RK: If the season starts on time, do you think your hip will be healed enough to play?

IH: “Yeah, I think so. Fitness-wise I still have a little ways to go because I went a few months without being cleared to run. That was pretty hard. But I think (when it comes to) soccer, I still have it. I’ve shot and everything too. I think soccer will come back naturally. I think the fitness part is where I need to really focus because not running for three months is rough, to say the least.”

RK: How have you been staying in shape during quarantine?

IH: “Right now I’m just at the stages where I’m doing a lot of longer-distance intervals. They were saying cutting puts a lot of pressure on the joint, so I’m not really cutting. I’m putting that off a little bit. My sister is always injured, so I’m like, ‘Penelope, you need to help me out. What are some things you do long-distance wise? I need some workouts.’ ... I think I’m going to start getting into cutting next week, but I’m just trying to do fast miles, take a break, try to beat that time, and 800 (meter) repeats. I haven’t done the beep test or shuttle tests yet, so we’ll see how that goes. I’m really putting that off. I don’t want to do it.” (laughs)

RK: You mentioned your sister. How would you describe your relationship with her?

IH: “Personality-wise, we’re polar opposites, but it does work. I’m louder and she’s a little more quiet and reserved, but it’s a good balance. We’re always able to talk, we are best friends, and we always have the same friend groups. Whenever we go hang out with friends, we’re always together. It’s always like ‘invite the twins.’ We’re in every group chat together. It’s funny because we don’t work out together or play soccer together, especially with my hip. I went to go shoot with her the other day and she’s a forward, so she’s doing all these turns and she’s having me do it. I was like, ‘I don’t do this.’ I felt so out of my element. I was just like, ‘Can I take some facing-the-goal shots? Why am I doing all these turns and running behind?’ It was so funny.”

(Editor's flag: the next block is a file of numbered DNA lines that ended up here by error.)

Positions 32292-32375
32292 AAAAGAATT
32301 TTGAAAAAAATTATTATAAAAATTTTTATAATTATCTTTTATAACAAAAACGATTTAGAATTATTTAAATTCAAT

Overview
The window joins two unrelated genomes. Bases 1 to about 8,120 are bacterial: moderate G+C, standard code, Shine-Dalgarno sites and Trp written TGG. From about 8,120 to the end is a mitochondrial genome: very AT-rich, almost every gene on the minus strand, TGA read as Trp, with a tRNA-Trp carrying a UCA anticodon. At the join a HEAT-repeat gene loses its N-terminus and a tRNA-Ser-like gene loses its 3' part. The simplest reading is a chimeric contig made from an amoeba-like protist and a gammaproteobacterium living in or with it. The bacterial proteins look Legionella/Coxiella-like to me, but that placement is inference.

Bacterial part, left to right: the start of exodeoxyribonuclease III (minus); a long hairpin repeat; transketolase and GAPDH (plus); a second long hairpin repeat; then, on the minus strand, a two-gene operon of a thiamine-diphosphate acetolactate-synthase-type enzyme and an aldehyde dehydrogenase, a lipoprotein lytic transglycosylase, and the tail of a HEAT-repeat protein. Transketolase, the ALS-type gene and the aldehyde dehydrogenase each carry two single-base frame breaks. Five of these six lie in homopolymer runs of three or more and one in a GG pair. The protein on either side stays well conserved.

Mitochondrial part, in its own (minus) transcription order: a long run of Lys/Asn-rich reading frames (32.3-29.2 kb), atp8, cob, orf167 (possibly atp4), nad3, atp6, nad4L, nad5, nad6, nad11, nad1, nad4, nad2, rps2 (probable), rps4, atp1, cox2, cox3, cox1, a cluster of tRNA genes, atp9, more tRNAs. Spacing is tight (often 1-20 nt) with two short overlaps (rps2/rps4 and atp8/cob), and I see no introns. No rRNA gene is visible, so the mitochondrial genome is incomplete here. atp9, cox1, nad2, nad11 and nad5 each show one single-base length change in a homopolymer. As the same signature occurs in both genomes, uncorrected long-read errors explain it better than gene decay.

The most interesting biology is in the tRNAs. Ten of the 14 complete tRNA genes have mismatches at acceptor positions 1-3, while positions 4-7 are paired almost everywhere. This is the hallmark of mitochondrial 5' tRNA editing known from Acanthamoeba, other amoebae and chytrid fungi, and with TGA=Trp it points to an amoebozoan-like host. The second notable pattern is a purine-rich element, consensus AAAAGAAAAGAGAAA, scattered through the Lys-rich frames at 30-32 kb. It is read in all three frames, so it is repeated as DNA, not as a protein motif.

RK: How much do you push each other, whether you know it or not?

IH: “Oh, I would say a lot. I’m just competitive in everything I do. Our family couldn’t even play board games when I was a kid because I would get so mad if I wasn’t winning. We wouldn’t intentionally push each other, but I know I want to be better than her, she wants to be better than me. Even in school I’m always like, ‘I got a 4.0. What did you get this semester, Penelope?’ It’s always like that, but it’s healthy.”

RK: How can you explain how different you are as players?

IH: “Yeah, it’s funny because Penelope has just always played one position her whole life. It’s always been forward. She has this natural scoring ability. She’s just been able to score, get in the back of net. When she was younger, she wasn’t that fast, so it was kinda funny. Now she’s a lot faster, so she’s able to make runs behind. I’ve always just been a defensive player. When I was younger I was always playing center back. Then I just kind of got moved around. But even in basketball I’ve always liked defense. I was always getting steals, getting rebounds. Naturally I just like being the defender and grinding in that way. And Penelope is a naturally good scorer. That’s what she’s good at. It’s just weird how it just naturally happens. It’s not like we forced it in any way.”

(When I asked Iliana last season if she ever feels overshadowed by Penelope, she said: “It’s difficult when people are like, ‘Who’s better, you or your sister?’ Then they’re like, ‘I think your sister is better.’ But I don’t care. I’m always going to be supportive of her. I think it’s super exciting watching her fulfill her dreams and everything. I think I would see it differently if we were both forwards and she was getting all this (attention). But just because we play such different positions and are such different styles of players, I don’t really get too down on myself. I just focus on what I’m good at, then I support her along the way.”

RK: I remember Tony said Penelope was supposed to visit Arizona, but backed out at the last moment. What’s the story with that?